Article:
The eight portraits are larger-than-life, eight feet tall, of heroic proportions. Four of the subjects wear the baggy, bright orange garb of prisoners—which they are. The other four subjects are teens who have an incarcerated parent. In each painting, background icons—a hand grabbing the ankle, a daughter at the ocean, a zoo, family photographs from the past, a mask falling into a breaking mirror—depict the stories of these lives affected by the correctional system.
The oil and acrylic portraits were produced in what San Francisco artist and teacher Evan Bissell ’05 calls a “collaborative dialogue. They were on exhibit at SOMArts Cultural Center Main Gallery through Sept. 19, as part of his work, What Cannot Be Taken Away: Families and Prisons Project.
Along with the portraits, the exhibit included a labyrinth for a meditative experience in personal reflection on the nature of healing and forgiveness, a 36 foot timeline looking at the relationship of incarceration, labor and education in the U.S., and extensive documentation of the project process.
The exhibit and the portraits, says Bissell, evolved from his experience as a teacher and meditations on healing and community. The project was an attempt to create an educational space that focused on dialogue, creativity and healing as an alternative to punishment.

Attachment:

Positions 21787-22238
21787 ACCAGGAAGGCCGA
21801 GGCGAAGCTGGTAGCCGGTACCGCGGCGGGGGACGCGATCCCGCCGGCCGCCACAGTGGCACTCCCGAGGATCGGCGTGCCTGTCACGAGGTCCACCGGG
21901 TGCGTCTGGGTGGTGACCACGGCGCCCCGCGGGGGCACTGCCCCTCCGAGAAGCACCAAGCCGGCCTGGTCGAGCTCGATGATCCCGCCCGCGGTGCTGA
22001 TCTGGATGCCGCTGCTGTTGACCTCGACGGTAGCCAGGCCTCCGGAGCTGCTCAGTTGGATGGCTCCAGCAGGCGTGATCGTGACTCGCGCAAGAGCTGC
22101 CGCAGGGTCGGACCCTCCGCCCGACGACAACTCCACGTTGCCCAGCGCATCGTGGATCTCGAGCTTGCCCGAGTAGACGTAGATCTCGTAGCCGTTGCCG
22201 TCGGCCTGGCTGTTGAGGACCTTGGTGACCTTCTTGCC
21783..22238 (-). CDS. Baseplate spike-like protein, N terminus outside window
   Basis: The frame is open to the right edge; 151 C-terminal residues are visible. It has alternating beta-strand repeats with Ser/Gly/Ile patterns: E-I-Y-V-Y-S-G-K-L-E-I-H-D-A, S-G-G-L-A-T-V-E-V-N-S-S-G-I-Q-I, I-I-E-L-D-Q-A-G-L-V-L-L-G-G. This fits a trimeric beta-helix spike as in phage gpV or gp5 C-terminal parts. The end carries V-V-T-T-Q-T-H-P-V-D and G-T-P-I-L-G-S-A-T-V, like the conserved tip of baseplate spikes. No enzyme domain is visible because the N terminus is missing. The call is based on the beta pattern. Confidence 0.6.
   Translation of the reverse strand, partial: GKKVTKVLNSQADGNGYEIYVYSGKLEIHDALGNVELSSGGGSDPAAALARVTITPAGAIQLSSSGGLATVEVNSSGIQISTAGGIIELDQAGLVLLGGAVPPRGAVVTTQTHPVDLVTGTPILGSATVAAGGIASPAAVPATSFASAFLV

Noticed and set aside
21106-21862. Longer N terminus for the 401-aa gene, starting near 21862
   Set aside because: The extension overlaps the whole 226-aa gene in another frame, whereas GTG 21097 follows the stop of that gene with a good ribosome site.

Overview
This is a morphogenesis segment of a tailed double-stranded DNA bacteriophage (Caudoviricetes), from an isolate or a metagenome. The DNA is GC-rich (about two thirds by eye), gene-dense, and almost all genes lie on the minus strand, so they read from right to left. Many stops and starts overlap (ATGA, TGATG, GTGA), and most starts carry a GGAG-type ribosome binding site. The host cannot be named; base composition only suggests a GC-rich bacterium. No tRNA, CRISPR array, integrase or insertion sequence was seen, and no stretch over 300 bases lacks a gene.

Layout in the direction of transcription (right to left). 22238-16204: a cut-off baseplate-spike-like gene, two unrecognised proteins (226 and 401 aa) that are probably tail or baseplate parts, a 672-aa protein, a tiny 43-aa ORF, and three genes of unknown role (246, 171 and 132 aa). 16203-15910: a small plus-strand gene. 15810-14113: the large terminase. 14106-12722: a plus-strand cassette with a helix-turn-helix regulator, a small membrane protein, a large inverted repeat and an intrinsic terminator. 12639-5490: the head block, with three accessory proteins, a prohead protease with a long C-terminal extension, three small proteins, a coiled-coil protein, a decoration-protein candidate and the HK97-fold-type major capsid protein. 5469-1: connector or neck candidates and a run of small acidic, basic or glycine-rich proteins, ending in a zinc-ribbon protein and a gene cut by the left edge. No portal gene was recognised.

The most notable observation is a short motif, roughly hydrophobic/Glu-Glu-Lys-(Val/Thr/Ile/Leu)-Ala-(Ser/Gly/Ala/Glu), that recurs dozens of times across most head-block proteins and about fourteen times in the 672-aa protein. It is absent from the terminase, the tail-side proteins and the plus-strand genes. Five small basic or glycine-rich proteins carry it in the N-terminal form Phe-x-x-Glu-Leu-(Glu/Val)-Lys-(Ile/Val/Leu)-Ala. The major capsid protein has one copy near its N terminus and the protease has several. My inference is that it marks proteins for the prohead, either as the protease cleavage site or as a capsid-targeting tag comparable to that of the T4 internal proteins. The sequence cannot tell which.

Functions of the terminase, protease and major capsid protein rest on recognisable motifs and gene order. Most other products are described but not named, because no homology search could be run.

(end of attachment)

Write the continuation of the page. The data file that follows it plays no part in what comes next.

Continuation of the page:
He explains the process behind the exhibit: “Beginning in November of 2009, I met weekly with two groups—youth whose fathers are or have been incarcerated, and fathers in the San Francisco County Jail. The participants were not related, but shared their experiences, their thoughts on forgiveness, stress, change and power,” writes artist Evan Bissell on his Web site.
“The work made and conversations had during the workshops moved organically based on what the group wanted to discuss and focus on,” he notes. “For example, the youth group chose to create the paintings of the eyes, and conversation topics developed based on ideas that some of the men put forth about ‘hurt people hurt people’.
“The actual paintings were collaborative in the sense that I worked closely with each participant to design the narrative structures, the symbols and the colors as well as the body language of each portrait that made up the composition.”
As an artist committed to collaborative projects who has done a number of such works, Bissell still finds the community process of making art to be powerful. What he learned from an anthropology class remains central to his work:
“Professor Gina Ulysse pushed me to think about how I would work with other people’s stories in a way that was not only ethical, but also empowering. This continues to be very important in my evolution as an artist. I go in to these projects prepared to be surprised,” he says. “Creating something together allows people to open up and talk, and to heal. Creativity is an affirmation of our humanity.”